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I would like to wrap a word in Vim with enclosing tags, such as from word to 'word' or from word to (word).

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4 Answers 4

up vote 15 down vote accepted

Use Tim Pope's vim-surround, you can use: ysw' to enclose a word with "`", ysw( to surround the word with "(". If you want to surround the word with an actual tag such as the HTML tag <code>, you can use yswt, then type in your tag in the prompt. If you want to change existing surround elements, use csw, type in the surround element you want to replace and hit <CR> (enter), and type the new surrounding element.

Note that for the commands above to work, you have to put the cursor in the beginning of the word you want to surround.

From its official page:

Press cs"' (that's c, s, double quote, single quote) inside

"Hello world!"

to change it to

'Hello world!'

Now press cs'<q> to change it to

Hello world!

To go full circle, press cat" to get

"Hello world!"

To remove the delimiters entirely, press ds" .

Hello world!

Now with the cursor on "Hello", press ysiw] (iw is a text object).

[Hello] world!

Let's make that braces and add some space (use "}" instead of "{" for no space): cs]{

{ Hello } world!

Now wrap the entire line in parentheses with yssb or yes) .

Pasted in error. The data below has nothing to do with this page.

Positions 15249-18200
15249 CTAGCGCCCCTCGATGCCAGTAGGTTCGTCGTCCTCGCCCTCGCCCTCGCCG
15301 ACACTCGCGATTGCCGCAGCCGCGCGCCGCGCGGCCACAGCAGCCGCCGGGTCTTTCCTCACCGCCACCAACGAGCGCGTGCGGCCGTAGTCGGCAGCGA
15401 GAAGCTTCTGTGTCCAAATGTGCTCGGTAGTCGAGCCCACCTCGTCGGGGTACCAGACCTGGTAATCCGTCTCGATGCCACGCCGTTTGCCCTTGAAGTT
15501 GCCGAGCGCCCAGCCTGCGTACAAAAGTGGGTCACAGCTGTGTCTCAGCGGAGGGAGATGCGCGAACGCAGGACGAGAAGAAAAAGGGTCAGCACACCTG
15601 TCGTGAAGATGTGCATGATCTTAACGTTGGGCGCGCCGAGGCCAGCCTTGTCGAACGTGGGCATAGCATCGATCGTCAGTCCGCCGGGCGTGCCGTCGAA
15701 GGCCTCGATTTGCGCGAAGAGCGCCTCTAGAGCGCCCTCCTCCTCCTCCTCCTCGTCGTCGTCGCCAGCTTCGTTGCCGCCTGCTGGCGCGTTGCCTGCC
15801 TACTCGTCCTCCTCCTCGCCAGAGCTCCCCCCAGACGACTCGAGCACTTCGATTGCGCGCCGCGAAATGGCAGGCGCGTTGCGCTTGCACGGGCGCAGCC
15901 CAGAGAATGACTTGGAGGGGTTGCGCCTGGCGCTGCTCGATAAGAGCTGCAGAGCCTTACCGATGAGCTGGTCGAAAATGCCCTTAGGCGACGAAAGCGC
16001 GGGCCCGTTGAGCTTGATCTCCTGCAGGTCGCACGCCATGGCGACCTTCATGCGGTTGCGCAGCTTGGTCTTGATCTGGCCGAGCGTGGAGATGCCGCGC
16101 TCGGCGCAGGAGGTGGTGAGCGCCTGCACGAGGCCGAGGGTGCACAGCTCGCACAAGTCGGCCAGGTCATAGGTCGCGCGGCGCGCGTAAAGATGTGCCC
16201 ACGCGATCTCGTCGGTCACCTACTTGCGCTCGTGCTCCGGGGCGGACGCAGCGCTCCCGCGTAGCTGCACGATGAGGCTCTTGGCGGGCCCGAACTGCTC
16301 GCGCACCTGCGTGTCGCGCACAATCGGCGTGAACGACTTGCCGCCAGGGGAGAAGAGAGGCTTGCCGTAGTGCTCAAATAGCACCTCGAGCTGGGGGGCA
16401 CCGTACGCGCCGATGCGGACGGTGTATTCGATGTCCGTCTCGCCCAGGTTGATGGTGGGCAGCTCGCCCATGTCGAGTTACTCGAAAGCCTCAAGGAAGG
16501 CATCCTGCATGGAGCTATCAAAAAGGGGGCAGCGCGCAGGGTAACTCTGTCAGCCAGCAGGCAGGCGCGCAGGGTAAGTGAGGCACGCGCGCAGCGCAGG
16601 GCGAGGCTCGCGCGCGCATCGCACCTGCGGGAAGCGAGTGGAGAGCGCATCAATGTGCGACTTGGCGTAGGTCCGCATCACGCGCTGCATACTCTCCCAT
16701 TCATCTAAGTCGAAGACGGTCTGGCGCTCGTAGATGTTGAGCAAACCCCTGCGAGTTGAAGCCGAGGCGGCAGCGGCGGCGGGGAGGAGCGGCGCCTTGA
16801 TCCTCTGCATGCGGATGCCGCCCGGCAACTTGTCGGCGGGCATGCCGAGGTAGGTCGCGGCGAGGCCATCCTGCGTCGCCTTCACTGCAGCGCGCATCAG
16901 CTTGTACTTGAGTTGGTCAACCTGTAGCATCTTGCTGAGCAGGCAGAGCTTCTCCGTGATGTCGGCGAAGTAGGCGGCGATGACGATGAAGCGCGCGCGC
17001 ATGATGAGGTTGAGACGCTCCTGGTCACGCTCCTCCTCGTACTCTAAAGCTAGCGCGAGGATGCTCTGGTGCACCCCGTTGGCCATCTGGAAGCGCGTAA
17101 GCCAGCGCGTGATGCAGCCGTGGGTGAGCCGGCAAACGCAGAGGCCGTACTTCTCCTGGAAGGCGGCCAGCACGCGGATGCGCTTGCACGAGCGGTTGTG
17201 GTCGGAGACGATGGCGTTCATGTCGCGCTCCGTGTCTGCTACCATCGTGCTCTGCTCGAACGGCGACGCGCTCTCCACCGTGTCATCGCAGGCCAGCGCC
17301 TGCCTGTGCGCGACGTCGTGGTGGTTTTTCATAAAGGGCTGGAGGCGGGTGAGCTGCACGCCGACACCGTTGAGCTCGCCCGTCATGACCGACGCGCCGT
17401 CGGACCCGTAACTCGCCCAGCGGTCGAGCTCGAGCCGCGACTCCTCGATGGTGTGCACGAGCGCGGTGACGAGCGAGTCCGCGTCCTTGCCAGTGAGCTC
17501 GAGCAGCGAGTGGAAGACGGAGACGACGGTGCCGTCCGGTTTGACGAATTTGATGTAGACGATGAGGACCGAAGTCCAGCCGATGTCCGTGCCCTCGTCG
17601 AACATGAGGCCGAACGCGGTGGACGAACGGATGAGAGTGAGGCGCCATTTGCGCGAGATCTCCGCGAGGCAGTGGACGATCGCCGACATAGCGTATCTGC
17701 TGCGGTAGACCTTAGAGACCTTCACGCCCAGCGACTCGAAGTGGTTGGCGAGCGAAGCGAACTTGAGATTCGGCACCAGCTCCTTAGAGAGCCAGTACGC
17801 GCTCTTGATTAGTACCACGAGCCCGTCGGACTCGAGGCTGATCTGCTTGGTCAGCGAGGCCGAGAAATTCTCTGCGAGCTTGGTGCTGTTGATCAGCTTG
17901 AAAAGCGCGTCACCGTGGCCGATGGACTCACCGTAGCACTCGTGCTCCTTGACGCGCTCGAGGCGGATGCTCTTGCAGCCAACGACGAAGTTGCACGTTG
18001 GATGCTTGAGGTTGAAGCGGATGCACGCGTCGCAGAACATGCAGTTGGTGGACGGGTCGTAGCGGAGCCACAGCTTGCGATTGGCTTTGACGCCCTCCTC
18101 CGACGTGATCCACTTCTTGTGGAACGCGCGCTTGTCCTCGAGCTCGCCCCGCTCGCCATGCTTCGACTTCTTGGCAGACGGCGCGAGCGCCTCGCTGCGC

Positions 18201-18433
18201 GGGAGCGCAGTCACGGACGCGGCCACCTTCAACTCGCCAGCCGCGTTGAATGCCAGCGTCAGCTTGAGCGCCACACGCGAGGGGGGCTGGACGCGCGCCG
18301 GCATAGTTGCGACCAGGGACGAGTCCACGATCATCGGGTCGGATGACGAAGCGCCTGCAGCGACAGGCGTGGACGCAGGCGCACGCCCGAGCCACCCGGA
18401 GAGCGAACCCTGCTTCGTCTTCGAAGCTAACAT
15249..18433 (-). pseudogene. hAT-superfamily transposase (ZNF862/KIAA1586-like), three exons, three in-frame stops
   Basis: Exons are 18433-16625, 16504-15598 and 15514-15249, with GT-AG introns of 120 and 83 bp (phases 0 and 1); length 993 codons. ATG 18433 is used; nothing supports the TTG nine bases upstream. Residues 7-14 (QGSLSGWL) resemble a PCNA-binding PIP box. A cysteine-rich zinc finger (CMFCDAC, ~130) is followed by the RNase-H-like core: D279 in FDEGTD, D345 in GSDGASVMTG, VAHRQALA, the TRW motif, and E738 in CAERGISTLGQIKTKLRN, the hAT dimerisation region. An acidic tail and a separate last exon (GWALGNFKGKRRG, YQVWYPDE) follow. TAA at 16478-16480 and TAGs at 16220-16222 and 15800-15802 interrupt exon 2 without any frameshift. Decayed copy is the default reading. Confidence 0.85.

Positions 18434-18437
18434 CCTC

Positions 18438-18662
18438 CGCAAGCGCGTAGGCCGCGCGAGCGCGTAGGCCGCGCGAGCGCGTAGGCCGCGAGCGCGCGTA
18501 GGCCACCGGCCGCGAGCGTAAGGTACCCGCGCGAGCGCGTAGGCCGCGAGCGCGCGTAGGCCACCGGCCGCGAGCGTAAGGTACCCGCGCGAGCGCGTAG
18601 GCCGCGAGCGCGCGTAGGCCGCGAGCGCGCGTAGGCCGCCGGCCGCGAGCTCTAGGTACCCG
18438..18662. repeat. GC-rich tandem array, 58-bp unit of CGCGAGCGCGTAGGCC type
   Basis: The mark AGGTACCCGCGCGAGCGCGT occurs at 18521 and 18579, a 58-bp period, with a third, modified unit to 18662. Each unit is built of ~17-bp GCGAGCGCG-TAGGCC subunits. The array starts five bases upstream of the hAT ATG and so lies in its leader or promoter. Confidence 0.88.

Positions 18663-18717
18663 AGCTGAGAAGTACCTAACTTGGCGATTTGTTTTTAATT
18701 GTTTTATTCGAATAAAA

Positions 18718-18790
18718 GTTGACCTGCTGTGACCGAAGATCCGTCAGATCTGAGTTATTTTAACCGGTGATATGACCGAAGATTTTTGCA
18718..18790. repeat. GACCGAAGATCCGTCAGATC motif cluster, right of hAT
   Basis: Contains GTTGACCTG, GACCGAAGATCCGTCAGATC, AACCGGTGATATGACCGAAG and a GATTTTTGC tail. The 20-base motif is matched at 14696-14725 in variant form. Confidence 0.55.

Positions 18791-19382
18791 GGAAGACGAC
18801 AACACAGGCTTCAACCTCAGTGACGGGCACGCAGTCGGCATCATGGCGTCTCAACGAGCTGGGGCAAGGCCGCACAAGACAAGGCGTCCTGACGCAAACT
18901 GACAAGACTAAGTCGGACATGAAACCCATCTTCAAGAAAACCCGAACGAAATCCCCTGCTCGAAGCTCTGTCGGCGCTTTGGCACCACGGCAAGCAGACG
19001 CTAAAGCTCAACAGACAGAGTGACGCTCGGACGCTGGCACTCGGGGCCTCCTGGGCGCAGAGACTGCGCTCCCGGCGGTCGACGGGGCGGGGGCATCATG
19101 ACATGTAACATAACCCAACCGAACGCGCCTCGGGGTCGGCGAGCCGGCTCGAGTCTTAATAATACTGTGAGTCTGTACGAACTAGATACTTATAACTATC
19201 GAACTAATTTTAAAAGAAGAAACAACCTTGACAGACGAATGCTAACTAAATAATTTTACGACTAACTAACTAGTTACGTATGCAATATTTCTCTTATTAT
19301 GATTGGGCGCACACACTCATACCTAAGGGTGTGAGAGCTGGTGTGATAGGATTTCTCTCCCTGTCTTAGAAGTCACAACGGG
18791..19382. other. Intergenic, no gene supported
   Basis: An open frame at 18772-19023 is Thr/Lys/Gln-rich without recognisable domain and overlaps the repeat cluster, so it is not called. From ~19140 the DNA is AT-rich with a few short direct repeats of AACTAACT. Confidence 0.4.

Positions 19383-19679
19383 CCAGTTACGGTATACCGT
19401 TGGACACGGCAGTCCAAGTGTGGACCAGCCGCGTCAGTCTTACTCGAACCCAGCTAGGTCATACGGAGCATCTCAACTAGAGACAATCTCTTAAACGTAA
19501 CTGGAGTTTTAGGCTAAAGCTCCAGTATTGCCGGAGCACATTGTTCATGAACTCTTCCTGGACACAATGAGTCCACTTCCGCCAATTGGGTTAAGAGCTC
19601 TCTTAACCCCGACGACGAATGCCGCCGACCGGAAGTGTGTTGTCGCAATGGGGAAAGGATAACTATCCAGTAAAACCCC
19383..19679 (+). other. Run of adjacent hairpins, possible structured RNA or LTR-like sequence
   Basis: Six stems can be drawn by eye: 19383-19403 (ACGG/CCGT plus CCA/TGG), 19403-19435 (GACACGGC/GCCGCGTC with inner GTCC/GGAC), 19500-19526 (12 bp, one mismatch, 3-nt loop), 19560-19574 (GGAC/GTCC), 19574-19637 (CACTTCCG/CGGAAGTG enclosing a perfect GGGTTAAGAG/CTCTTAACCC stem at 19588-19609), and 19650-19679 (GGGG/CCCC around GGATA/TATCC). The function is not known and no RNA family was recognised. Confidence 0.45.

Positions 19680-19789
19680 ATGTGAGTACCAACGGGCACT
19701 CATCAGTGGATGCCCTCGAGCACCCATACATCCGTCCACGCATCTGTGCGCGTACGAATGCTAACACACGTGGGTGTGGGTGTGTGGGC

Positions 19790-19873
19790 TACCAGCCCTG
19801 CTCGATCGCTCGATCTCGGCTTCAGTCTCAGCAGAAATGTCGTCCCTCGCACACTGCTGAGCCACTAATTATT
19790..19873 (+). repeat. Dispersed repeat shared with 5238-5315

({ Hello } world!)

Revert to the original text: ds{ds)

Hello world!

Emphasize hello: ysiw<em>

Hello world!

Finally, let's try out visual mode. Press a capital V (for linewise visual mode) followed by S<p class="important">.

Hello world!

For more detailed usage info, install vim-surround, and then use :help surround to invoke the docs.

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<c-r> is very handy for these, letting you insert the contents of a register, the clipboard, the word under the cursor (<c-r><c-a>), etc. For instance:

nmap <space>' ciw'<c-r>"'<esc>
vmap <space>' c'<c-r>"'<esc>
nmap <space>( ciw(<c-r>")<esc>
vmap <space>( c(<c-r>")<esc>

Which maps space+' to wrap the current word or visual selection in single quotes, or space+( to wrap the current word or visual selection in double quotes.

The content of the mapping means "change inner word|selected text, insert quote, insert the word, insert quote, exit insert mode".

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Take a look at Tim Pope's surround.vim.

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I use this snippet to record a macro into the letter M for the first time: qmcw'<c-r>" '<esc>q Then redo it with @m

Explanation, at first 10 strikes are necessary:

  • qm begins to record the macro in the letter m
  • cw change only a word and put you into the insert mode
  • ' writes the first quote
  • <c-r>" paste the word that we erased at stade 2 while staying into the insert mode
  • ' is the other surrounding quote
  • <esc> go back to the edit word
  • q end the macro.

Recall it with @m : now we only use two strikes to surround...

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